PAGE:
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Amaral v. Colvin

United States District Court, D. New Hampshire

April 4, 2015

Stephanie Amaral
Carolyn W. Colvin, Acting Commissioner Social Security Administration Opinion No. 2016 DNH 076


Joseph DiClerico Jr. United States District Judge

Stephanie Amaral seeks judicial review, pursuant to 42 U.S.C. § 405(g), of the decision of the Acting Commissioner of the Social Security Administration, denying her application for social security disability benefits after Amaral was awarded supplemental security income. Amaral moves to reverse and remand the decision, contending that the Administrative Law Judge (“ALJ”) erred in failing to call a medical expert to determine Amaral’s disability onset date, erred in the weight given to her treating physician’s opinion, erred in evaluating her mental health impairments, and erred in assessing Amaral’s residual functional capacity. The Acting Secretary moves to affirm.

Standard of Review

In reviewing the final decision of the Acting Commissioner in a social security case, the court “is limited to determining whether the ALJ deployed the proper legal standards and found facts upon the proper quantum of evidence.” Nguyen v. Chater, 172 F.3d 31, 35 (1st Cir. 1999); accord Seavey v. Barnhart, 276 F.3d 1, 9 (1st Cir. 2001). The court defers to the ALJ’s factual findings as long as they are supported by substantial evidence. § 405(g). “Substantial evidence is more than a scintilla. It means such relevant evidence as a reasonable mind might accept as adequate to support a conclusion.” Astralis Condo. Ass’n v. Sec’y Dep’t of Housing & Urban Dev., 620 F.3d 62, 66 (1st Cir. 2010).


Amaral applied for supplemental security income (“SSI”), under Title XVI, and disability insurance benefits (“DIB”), under Title II, on September 9, 2012, when she was fifty-two years old. For purposes of SSI, she was determined to be disabled because of anxiety related disorders and affective/mood disorders beginning on June 1, 2012, but she was not awarded SSI because she had too much income. For purposes of DIB, the agency concluded that she had not been disabled through her last insured date on December 31, 2008.

The administrative record of medical treatment begins in 2004 when Amaral required a physical and mental examination for purposes of her application to be a foster care provider. The results were normal. In June of 2005, Amaral was treated at a hospital emergency department for symptoms she associated with anxiety but a CT scan revealed pulmonary emboli in her lungs. She was admitted to the hospital and was prescribed anticoagulant medication.

Just after she was released from the hospital, on June 13, 2005, Amaral saw her treating physician, Dr. Badman, and reported having difficulty with anxiety. A week later, Amaral told Dr. Badman that she continued to have anxiety but her medication was very beneficial. Ten days later, however, Amaral again experienced breakthrough anxiety and began counselling.

In July of 2005, Dr. Badman explained to Amaral that anxiety medication was not a long-term solution and discussed alternatives. Amaral reported a panic attack to Dr. Badman on July 21, 2005, and he told her to stop the new medication. Through the remainder of 2005, Dr. Badman’s treatment notes show that Amaral was diagnosed with anxiety disorder but that she was doing well on her medication.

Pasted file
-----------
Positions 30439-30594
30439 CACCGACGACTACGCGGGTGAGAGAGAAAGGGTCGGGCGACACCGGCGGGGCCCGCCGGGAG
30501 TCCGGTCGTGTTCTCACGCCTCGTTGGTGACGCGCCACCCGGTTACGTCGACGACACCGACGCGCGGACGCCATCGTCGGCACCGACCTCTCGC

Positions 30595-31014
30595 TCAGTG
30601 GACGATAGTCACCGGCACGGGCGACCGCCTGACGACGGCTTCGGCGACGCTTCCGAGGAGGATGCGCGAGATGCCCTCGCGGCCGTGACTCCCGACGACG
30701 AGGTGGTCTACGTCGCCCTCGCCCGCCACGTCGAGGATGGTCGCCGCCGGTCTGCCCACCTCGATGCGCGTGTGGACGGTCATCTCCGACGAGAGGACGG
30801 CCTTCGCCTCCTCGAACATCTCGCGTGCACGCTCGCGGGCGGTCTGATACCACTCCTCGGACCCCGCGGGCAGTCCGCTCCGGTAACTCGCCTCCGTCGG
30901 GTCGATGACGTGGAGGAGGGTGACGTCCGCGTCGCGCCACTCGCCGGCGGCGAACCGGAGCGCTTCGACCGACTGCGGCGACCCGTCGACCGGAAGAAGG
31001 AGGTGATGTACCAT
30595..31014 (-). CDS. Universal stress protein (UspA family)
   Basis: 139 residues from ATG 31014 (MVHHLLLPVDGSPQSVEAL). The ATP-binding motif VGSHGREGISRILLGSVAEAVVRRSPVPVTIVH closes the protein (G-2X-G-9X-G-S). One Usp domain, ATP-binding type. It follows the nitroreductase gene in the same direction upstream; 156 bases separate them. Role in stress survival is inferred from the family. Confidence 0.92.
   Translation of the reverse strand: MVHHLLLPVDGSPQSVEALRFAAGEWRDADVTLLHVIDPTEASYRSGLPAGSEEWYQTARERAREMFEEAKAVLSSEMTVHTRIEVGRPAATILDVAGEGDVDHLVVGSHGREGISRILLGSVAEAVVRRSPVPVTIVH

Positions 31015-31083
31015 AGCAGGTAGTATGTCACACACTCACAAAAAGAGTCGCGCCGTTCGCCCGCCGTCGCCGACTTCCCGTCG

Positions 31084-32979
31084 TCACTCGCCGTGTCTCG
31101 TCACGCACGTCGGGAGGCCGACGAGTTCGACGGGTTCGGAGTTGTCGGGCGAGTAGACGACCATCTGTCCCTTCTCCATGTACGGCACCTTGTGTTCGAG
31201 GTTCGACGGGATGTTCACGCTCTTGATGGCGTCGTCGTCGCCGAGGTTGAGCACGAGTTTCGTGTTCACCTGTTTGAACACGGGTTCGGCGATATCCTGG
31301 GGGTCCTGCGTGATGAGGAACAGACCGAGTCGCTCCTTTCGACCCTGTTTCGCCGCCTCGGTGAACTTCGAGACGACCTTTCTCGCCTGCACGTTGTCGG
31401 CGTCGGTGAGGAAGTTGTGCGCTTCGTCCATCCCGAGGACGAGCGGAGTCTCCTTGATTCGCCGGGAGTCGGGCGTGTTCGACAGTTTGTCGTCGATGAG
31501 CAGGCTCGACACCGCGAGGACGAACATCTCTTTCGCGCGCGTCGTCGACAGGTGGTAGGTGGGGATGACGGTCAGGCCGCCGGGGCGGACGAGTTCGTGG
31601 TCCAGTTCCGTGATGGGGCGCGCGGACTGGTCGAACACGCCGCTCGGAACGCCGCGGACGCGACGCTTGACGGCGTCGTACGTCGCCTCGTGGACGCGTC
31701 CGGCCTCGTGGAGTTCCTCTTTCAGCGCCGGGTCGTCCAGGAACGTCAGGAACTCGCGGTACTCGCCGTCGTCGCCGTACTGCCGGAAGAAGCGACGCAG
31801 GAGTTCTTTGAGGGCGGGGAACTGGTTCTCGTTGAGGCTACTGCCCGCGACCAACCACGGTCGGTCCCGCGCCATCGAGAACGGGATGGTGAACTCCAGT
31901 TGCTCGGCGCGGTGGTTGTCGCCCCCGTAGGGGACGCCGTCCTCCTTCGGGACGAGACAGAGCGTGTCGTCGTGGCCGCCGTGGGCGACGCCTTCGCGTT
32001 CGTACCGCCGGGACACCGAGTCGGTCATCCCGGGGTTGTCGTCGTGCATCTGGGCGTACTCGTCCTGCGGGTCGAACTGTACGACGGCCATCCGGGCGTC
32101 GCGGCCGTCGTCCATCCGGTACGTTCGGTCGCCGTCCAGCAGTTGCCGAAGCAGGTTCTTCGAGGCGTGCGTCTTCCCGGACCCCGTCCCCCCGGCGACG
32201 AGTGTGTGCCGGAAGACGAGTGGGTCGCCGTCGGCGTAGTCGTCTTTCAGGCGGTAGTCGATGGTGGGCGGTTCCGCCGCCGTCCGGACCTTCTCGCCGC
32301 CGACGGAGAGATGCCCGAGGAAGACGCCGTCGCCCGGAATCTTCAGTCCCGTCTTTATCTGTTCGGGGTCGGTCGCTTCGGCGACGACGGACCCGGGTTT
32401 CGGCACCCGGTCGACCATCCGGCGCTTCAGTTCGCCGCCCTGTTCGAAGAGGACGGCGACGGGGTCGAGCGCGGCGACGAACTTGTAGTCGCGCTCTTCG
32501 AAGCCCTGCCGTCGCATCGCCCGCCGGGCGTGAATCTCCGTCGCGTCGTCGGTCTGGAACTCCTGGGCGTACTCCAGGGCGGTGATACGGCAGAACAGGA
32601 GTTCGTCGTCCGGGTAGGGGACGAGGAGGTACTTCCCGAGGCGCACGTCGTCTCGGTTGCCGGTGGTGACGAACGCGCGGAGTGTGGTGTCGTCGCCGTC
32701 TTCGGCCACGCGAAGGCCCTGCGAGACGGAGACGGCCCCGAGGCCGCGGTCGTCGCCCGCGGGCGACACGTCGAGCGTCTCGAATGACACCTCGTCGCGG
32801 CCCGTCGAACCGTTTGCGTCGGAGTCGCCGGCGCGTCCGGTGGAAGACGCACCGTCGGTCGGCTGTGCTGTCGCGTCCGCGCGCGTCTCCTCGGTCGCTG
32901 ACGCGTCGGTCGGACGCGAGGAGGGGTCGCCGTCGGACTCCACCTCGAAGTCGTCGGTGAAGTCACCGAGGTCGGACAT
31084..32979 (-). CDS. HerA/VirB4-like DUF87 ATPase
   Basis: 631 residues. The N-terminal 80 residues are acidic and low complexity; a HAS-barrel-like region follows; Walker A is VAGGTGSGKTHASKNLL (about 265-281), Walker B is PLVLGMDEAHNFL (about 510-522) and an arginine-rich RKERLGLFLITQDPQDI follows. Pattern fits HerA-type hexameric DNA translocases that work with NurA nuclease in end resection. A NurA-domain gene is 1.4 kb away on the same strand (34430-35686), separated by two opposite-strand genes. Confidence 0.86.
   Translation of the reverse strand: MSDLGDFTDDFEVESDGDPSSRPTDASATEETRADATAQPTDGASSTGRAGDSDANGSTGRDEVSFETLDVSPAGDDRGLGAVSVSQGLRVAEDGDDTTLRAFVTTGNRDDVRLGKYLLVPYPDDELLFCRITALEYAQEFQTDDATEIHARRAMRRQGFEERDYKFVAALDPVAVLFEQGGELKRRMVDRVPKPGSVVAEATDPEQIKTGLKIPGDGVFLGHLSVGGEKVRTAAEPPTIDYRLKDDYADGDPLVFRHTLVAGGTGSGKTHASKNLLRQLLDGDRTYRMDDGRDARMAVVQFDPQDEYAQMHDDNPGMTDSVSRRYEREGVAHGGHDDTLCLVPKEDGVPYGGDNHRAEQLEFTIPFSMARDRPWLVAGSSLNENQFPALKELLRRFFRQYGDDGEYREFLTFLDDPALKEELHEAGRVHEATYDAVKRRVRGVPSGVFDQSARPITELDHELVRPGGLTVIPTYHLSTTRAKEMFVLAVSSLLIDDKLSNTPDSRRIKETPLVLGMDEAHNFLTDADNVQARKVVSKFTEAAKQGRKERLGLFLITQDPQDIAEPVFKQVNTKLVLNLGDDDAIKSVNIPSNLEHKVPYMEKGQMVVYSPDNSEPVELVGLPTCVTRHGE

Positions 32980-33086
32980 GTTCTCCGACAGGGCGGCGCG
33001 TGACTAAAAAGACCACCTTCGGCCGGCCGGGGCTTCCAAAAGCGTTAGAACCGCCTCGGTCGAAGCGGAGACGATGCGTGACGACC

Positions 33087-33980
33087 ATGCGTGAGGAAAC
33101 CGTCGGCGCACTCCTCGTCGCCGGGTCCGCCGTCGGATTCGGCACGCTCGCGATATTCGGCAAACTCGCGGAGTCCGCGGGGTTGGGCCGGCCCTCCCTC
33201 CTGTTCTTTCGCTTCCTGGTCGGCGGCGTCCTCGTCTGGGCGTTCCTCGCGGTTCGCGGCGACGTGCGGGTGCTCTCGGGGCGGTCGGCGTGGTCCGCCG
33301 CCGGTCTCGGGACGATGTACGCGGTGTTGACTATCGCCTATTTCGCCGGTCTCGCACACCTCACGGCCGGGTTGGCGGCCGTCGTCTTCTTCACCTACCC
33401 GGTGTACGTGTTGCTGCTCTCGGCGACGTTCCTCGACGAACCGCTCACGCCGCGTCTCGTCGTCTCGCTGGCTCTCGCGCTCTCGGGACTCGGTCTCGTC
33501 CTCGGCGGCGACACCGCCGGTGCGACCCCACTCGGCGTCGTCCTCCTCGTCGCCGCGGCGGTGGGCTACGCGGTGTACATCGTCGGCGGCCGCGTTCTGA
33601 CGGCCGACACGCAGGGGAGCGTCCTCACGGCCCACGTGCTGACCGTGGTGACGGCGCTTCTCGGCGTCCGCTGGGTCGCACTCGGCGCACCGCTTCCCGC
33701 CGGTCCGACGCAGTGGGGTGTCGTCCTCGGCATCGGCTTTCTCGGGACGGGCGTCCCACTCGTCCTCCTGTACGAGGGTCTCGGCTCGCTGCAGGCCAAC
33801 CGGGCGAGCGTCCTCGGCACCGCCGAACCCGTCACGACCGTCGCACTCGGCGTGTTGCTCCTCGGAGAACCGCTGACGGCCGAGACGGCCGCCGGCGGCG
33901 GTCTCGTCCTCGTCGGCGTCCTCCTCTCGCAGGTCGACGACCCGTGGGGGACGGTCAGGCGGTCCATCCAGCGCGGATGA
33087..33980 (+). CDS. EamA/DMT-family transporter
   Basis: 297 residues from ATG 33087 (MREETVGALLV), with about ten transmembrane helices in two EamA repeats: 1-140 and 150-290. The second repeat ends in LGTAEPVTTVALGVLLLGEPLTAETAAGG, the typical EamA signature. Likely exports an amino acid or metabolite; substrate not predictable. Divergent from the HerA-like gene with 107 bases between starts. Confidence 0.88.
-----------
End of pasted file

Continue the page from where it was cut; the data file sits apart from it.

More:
The treatment notes in 2006 generally show diagnoses of anxiety disorder and depression. In September, Dr. Badman noted that Amaral’s anxiety was stable. In 2007, Amaral reported during a neurological examination that she had had severe depression and anxiety but also said that her medication had done a good job of taking care of her anxiety. Treatment notes in 2008 are similar and include one report that Amaral felt she was always on the verge of anxiety decompensation.

Two state agency medical experts reviewed Amaral’s records in December of 2012. They found insufficient evidence to assess her condition before December 31, 2008, her last insured date.

In February of 2014, Jeffrey Wagner, Ph.D. conducted a psychological evaluation of Amaral. He completed a Mental Impairment Medical Source Statement in which he assessed panic disorder, agoraphobia, major depression, attention deficit disorder, and generalized anxiety. Dr. Wagner found that Amaral was seriously limited in all mental aptitudes and abilities to do unskilled work. He also found marked limitations in Amaral’s activities of daily living, social functioning, and concentration, persistence, and pace. Dr. Wagner checked a box to show that Amaral’s impairments had existed since September of 2003.

Dr. Badman completed a Physical Impairment Medical Source Statement on February 7, 2014. He indicated diagnoses of anxiety, GERD, TMJ syndrome, lower back pain/degenerative disc disorder, and DVT/pulmonary embolism. Dr. Badman also indicated that Amaral’s limitations had existed since 2005 and would frequently interfere with her attention and concentration. He found that she could not do even a low stress job and was likely to be absent more than four days per month.

In 2012, Amaral stated in her function report that she was overwhelmed by tasks outside of her house and that her panic attacks frequently caused her to seek care. She said that she took care of her children with help from her mother. She also said that she slept little and felt exhausted but that she could take care of ...

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